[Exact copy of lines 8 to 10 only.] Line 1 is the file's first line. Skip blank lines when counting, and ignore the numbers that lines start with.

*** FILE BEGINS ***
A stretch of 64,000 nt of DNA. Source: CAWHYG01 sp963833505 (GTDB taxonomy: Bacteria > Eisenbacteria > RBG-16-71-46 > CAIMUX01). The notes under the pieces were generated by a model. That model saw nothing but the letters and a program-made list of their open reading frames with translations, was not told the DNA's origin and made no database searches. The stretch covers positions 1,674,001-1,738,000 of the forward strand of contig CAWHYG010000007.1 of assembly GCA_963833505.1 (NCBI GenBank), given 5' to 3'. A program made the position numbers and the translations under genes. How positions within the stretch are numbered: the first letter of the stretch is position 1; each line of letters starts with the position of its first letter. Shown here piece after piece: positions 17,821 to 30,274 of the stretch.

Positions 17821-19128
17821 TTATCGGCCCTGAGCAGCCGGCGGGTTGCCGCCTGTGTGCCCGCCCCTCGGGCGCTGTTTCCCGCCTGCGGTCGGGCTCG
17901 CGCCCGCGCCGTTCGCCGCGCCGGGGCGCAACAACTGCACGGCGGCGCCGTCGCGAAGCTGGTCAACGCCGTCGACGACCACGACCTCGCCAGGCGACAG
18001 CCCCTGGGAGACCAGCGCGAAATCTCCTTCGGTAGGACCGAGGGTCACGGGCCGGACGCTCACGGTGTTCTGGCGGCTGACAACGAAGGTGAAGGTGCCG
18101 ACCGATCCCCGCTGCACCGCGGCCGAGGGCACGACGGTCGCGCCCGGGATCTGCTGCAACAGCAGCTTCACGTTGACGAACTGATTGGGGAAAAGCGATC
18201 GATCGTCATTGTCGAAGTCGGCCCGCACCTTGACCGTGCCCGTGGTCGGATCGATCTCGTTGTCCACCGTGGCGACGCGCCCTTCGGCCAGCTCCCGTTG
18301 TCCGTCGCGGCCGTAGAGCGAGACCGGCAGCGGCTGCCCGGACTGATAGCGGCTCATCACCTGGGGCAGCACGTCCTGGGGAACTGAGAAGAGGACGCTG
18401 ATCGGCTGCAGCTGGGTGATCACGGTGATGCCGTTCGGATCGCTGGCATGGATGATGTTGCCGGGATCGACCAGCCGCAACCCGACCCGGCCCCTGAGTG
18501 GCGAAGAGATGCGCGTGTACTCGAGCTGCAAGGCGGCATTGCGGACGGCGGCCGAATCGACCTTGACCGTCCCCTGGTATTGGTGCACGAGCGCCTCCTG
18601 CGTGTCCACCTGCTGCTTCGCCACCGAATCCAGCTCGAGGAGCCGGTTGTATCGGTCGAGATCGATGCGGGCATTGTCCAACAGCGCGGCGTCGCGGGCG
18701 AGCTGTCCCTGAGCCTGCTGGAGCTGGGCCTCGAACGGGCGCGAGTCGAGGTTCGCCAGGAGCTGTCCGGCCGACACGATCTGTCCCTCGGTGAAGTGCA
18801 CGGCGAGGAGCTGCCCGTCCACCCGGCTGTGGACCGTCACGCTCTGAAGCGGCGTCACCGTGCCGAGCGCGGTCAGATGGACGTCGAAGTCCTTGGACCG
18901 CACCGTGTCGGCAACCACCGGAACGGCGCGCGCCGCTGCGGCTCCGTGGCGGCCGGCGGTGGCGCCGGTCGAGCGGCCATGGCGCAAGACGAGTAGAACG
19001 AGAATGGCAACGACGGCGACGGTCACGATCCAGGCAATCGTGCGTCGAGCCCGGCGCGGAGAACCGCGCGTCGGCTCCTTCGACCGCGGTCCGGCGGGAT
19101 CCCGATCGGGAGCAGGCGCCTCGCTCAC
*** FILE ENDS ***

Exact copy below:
18301 TCCGTCGCGGCCGTAGAGCGAGACCGGCAGCGGCTGCCCGGACTGATAGCGGCTCATCACCTGGGGCAGCACGTCCTGGGGAACTGAGAAGAGGACGCTG
18401 ATCGGCTGCAGCTGGGTGATCACGGTGATGCCGTTCGGATCGCTGGCATGGATGATGTTGCCGGGATCGACCAGCCGCAACCCGACCCGGCCCCTGAGTG
18501 GCGAAGAGATGCGCGTGTACTCGAGCTGCAAGGCGGCATTGCGGACGGCGGCCGAATCGACCTTGACCGTCCCCTGGTATTGGTGCACGAGCGCCTCCTG